The best walks for Ace and I are actually when there is no leash at all – no rules, no worries, no agenda.

Our only goal is to spend time together.

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Charlie

Tuesday 27th of March 2018

Great article - great perspective on the whole thing in my opinion. I'm teaching my young student Buck (12 weeks Weimaraner) heel and he's doing pretty well with it. I do sometimes wonder if those habits we're building now might get in the way when we go out and hunt several months from now. For now I am sticking with heel, and just try to get him out into an open field off leash at least once per week. So far he has no compunctions about blasting off into the lead in that situation, which is what I want him to do when we get to that point in his development. At the same time, I do want him to learn self-control. I think that's the major theme with an energetic breed like this. For now I'm betting that my pup is going to be smart enough to know which situation calls for self-control and which calls for boldness in the field. Time will well.

Lindsay Stordahl

Tuesday 27th of March 2018

I think you're right that when he gets out into the field, his instincts will kick in. Sounds like he's going to be an awesome dog!

Chessey

Sunday 6th of August 2017

My 3 year old mastiff, pit, Dane mix is a 100# baby. We work constantly on finessing his heels, in town and at stores he is on a loose leash, at times no leash strict heel, at the park and home area we do a more relaxed heel. I still use his head leader, even though he doesn't need it. If you have a puller, agressive or excitable pup, that's the way to go, you have immediate control of the situation with very little to no muscle.

Lindsay Stordahl

Sunday 6th of August 2017

Yes I recommend the head halter too. Unfortunately it doesn't work for Remy ... He fights it. But it's made a huge difference for me with many other large dogs.

Mariette

Wednesday 21st of December 2016

I love your articles and have been reading them regularly - especially since I have a Golden Retriever (now 8mnths). So here's my issue - In the beginning he pulled like crazy when I put the leash on to take him for a walk. So I changed collars and tried using a harness.. A trainer suggested I use a short leash - which I did.. and I also tried the stop dead technique when he pulls - and it sort of worked... But now when I want to take my puppy out to walk - it's as if he doesn't WANT to go for a walk!! He walks a few metres and then stops.. and he starts to whine and tries to pull me as if to say " I want to go back home!"?? It breaks my heart - cause he's a goldie and should LOVE the idea to go out and walk with his Mommy?? So then I do go back the 50m back to our complex and walk him inside the complex.. and then he seems to be fine??? I really don't understand whether I am doing something wrong or whether I am letting my boy dictate to me?? Please help me with some advice and guidance - I really (ultimately) would love us to run together...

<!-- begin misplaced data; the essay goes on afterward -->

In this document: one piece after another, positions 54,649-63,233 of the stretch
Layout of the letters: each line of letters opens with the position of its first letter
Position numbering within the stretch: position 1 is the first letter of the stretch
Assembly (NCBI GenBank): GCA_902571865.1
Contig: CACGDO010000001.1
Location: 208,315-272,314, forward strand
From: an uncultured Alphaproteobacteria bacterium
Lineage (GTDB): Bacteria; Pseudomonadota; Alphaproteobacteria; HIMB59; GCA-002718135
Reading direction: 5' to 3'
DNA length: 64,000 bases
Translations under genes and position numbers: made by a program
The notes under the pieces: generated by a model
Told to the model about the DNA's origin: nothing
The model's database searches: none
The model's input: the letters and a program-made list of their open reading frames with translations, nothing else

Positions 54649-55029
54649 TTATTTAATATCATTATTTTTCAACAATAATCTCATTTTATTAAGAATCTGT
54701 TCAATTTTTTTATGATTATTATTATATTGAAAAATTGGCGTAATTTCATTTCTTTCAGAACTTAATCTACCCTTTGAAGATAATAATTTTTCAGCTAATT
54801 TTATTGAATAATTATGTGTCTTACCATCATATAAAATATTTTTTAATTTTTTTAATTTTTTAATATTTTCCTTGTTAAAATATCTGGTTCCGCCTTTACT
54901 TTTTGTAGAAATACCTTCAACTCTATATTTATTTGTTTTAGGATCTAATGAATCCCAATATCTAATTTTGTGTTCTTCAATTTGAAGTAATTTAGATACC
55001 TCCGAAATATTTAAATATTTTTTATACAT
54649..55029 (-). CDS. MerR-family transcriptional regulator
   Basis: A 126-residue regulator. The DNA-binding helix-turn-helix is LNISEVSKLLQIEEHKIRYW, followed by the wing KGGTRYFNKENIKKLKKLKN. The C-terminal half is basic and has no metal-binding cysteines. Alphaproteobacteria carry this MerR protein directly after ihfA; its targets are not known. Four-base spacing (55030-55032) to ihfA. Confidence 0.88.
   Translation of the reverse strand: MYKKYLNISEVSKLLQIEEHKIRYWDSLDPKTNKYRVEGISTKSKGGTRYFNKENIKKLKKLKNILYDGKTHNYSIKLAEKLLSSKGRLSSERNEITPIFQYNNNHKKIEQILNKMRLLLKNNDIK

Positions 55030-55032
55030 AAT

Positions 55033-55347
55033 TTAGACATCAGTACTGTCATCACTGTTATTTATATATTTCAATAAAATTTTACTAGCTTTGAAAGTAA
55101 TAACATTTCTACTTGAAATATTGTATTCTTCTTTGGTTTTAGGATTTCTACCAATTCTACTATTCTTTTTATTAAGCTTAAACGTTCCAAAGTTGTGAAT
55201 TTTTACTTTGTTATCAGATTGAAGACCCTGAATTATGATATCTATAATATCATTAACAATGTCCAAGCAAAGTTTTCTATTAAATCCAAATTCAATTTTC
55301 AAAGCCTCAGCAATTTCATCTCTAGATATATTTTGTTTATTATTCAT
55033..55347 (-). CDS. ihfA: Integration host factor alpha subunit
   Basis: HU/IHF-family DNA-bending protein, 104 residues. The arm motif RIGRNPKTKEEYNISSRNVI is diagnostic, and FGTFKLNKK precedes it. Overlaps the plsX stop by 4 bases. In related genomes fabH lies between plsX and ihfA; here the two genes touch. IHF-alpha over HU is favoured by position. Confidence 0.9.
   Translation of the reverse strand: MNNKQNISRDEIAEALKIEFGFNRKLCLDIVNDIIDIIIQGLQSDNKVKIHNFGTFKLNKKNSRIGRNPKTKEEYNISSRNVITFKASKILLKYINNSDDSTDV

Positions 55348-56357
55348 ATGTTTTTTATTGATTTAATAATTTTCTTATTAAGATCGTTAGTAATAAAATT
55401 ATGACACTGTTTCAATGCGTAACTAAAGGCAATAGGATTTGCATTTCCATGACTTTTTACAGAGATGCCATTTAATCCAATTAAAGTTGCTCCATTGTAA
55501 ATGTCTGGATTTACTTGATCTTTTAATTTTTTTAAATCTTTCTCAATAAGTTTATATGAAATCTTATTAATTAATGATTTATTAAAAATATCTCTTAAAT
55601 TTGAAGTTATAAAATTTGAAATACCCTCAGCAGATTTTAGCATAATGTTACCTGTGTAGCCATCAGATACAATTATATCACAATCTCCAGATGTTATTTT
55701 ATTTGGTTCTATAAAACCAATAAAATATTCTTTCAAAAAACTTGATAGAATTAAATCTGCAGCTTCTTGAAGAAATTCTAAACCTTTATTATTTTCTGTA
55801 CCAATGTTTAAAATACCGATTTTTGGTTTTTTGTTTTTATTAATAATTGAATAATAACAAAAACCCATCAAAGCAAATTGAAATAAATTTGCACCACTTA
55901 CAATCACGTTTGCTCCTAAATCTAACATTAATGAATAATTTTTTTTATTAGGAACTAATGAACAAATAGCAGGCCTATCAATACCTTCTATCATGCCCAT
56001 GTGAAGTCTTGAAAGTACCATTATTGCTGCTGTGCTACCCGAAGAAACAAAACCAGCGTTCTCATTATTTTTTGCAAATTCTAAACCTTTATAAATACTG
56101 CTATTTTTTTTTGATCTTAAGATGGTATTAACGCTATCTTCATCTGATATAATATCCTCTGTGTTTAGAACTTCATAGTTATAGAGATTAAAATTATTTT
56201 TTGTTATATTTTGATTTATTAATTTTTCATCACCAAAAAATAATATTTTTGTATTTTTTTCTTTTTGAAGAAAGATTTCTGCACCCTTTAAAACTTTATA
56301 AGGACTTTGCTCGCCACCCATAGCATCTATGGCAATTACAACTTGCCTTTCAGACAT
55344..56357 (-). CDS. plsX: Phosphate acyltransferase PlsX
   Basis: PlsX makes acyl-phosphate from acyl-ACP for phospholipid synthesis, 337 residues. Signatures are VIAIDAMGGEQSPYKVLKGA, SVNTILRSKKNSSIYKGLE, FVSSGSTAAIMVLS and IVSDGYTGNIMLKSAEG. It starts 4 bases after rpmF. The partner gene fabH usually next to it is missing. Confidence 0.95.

Catherine

Wednesday 14th of December 2016

I have just about overcome Jack's dreadful pulling by using a front leading harness. Now he walks (usually) on a loose leash. But can anyone please help me with his stubbornness? When he decides he wants to go look at something / someone, or he just doesn't want to go where I want, he just stops and digs all four feet into the ground. At 25 kgs I can't shift him. I've tried offering boring treats to tempt him - he either refuses them, spits them out or eats them and still won't budge. With high quality treats, he deliberately keeps stopping just to be tempted with the treat! Then he eats it, walks a pace or two and stops again, glaring at me and refusing to move. Sometimes he lies down and nothing will get him moving. I once tied him up and walked away! 200 metres can take 30 minutes and I end up dragging him through frustration, then I feel terrible. Please help :)

April

Wednesday 14th of December 2016

I love all of the suggestions here. One minute I think we are finally getting somewhere and the next minute Willow is acting like a wild beast. The other day she lunged at a leaf and pulled me into a fire hydrant, stitches and 8 staples in my knee I really have to fix this problem. I use a training harness but maybe I need to try the gentle leader. I walk her 3 to 5 miles a day. If anyone has any other ideas that would be great. Thanks

Lindsay Stordahl

Wednesday 14th of December 2016

Oh I'm so sorry to hear you were hurt. I would try the Gentle Leader or prong (if you haven't already). Maybe a backpack to give her a "job" to focus on and burn some energy.